Dear Sir, I read with interest your article and comment in the Majorca Daily Bulletin Wednesday, November 15, regarding the building of a care facility by the Norwegian Government for older Norwegian residents in Spain.

The cost of nursing home care in many British-run establishments in Spain is generally less than one would expect to pay in the UK. However, benefits are not available from British Government sources to subsidise a British subject here when funds are such that he/she is unable to pay the cost. Currently some of the shortfall is made up by grants from UK Charities (Age Concern España is instrumental in bringing thousands of £s annually to Spain from UK Charities). However, generous as these grants may be, they are limited by the particular charity's charter and there is still a considerable shortfall which has to be borne by a nursing home. There is little chance of compensation from other sources.

Many years ago Age Concern España negotiated a special rate with the British-run nursing home in Majorca, Harbour View, for persons in need of specialised care and whose funds did not permit them to pay the rate appropriate for their care. Eight beds are normally occupied by persons whose state of health (normally severely physically or mentally disabled) precludes them from being repatriated or who have no family or family who do not respond to a call for assistance. Whilst the original intention was for these beds to be occupied by British subjects subsidised by UK charities, over the years when there were vacancies, there were requests from Germans, Dutch and Mallorquines who were happily accommodated.

The policy of successive British Governments has been that pensioners retiring outside the UK but within the EU receive only State Retirement Pension and War Disablement Pension. Attendance Allowance may be payable to eligible British citizens living outside the UK but within the EU should the beneficiary be in receipt of it before leaving the UK. Benefits such as Income Support (minimum income guarantee is the term the Government and others use for the over 60*s) or Housing Benefit are not considered exportable benefits.

Attendance Allowance unlike other benefits is not means-tested. ”It is a benefit for people who need personal care, or need supervision, or need someone to watch over them because of physical or mental illness or disability. It does not depend on National Insurance contributions, is not affected by saving or income, and will not normally affect or be affected by other benefits or pensions received.” (Source: ”Your Rights” published by Age Concern, England).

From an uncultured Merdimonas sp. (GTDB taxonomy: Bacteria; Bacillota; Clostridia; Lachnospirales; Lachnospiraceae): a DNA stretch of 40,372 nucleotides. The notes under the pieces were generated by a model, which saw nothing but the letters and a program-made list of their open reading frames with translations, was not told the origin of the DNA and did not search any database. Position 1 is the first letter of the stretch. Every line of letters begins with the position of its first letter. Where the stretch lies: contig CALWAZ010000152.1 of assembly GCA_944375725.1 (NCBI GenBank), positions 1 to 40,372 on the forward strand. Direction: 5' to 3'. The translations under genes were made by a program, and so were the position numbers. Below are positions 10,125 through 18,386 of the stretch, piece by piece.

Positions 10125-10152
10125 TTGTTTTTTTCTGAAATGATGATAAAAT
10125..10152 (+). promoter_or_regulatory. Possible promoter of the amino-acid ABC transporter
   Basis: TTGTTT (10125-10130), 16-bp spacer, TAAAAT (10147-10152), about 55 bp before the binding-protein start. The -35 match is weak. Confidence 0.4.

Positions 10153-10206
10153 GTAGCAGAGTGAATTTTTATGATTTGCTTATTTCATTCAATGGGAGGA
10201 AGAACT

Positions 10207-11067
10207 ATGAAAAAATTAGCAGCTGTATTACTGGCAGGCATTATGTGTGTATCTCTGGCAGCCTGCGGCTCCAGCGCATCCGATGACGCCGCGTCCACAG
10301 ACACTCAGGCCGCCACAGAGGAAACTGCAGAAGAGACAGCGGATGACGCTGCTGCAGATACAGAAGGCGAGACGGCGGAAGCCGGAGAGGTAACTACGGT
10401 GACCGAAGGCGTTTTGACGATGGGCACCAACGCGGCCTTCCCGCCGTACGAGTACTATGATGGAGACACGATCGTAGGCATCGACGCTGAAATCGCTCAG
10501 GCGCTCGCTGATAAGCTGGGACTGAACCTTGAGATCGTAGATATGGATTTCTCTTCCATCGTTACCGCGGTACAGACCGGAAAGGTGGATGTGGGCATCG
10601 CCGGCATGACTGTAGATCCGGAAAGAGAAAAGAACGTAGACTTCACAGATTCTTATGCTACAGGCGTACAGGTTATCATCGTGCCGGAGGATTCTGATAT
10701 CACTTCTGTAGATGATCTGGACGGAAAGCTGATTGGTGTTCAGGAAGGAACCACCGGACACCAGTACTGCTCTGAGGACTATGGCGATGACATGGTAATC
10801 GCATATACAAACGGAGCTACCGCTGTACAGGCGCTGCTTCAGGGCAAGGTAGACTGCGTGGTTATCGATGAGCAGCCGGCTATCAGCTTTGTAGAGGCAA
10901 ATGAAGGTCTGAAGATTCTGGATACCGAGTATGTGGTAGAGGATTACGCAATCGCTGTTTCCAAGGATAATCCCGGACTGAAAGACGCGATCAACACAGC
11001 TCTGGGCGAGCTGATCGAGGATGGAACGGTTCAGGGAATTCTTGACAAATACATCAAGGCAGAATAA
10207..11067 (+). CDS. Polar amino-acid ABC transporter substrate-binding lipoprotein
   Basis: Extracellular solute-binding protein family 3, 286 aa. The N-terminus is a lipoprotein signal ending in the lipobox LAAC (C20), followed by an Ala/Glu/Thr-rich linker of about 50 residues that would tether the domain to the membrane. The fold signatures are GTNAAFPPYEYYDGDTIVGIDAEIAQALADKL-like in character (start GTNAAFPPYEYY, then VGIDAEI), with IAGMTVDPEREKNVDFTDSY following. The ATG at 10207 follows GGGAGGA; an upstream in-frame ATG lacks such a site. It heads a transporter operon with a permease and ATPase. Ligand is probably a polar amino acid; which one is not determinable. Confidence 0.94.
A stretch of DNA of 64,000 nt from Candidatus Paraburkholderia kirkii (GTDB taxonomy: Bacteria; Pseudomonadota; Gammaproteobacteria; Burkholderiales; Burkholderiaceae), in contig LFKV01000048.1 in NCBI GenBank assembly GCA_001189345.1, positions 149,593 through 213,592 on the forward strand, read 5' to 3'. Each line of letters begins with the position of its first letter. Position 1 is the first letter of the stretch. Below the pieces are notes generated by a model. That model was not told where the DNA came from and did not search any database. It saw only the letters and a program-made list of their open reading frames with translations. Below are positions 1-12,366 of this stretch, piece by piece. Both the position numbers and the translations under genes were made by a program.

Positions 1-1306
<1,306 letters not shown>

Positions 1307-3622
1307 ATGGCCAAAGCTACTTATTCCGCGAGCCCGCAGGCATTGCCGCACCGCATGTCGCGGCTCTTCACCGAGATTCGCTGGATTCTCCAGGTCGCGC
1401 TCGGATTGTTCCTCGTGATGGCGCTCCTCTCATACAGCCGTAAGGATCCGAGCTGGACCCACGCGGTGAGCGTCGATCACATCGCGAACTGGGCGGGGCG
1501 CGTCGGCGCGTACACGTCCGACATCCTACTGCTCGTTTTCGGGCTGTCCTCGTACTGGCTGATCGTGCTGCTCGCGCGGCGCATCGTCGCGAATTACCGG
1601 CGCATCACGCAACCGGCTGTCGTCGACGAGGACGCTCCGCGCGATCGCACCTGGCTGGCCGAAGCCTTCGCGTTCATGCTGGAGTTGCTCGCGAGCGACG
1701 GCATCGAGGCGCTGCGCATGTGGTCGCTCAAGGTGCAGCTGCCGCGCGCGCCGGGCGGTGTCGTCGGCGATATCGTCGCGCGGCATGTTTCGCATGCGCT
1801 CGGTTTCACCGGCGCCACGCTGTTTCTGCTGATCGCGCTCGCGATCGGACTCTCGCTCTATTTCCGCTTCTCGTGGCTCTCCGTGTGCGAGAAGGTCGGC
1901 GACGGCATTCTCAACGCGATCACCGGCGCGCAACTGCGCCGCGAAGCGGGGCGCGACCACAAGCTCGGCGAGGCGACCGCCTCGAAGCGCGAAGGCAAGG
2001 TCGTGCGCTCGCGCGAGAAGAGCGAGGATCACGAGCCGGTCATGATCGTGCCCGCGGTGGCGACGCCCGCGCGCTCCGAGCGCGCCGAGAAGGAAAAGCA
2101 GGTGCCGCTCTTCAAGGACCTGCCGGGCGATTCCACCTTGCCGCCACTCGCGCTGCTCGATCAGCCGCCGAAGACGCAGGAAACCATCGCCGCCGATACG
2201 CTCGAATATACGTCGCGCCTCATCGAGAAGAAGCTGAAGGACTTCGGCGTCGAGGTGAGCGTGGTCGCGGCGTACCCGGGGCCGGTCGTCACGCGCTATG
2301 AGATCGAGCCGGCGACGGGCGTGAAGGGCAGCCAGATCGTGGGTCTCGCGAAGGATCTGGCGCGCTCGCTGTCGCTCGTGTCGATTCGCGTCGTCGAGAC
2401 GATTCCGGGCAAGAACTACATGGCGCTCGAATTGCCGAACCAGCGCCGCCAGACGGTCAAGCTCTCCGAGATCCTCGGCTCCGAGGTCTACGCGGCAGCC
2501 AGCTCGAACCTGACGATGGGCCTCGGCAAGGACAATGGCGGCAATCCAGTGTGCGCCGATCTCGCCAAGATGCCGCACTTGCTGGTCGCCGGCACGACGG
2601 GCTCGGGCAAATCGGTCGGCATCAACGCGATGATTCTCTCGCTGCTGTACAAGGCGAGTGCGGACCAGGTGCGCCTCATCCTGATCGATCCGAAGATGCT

BUT the only people who can claim are those who are over 65 years of age and habitually resident in the UK. Retired British government employees and military personnel receiving employment pension for serving Queen and Country are subject to UK tax regardless of where they live. However, by reason of being resident in Spain, they are not eligible for Attendance Allowance (or any other non-exportable benefits). One might be forgiven for thinking that they would be eligible but no -- they are not habitually resident in the UK.

One might also be forgiven for thinking that since one is able for the first 20 years of residence in Spain to vote in a British General Election (electing a MP in one's previous place of residence) this should convey rights that go with it.

This is a problem not solely confined to Majorca. It affects all British expatriates throughout Spain. Our Age Concern Organisations in other areas where there are large numbers of British expatriates, encounter clients in need of personal care or supervision on a daily basis. Local councils provide what they can but at the end of the day it is left to Non-Governmental Organisations (NGOs) and caring fellow expatriates to provide the answer.

British Military Charities have calculated that (unless someone was in a reserved position) it is likely that a British subject over 73 years of age saw military service during World War II or is the dependant relative of someone who did.

Last weekend saw a grateful country remembering those who had fallen. It is time for a grateful country to remember those who fought and survived.
There is something that every British expatriate in Spain can do to help.
They can help by supporting the NGOs in their work and by supporting their lobbying of major political parties in the UK to rethink their policy on the payment of benefits to British citizens resident outside the UK but within the EU.

Regards, Judy Arnold-Boakes
President, Federation Age Concern España


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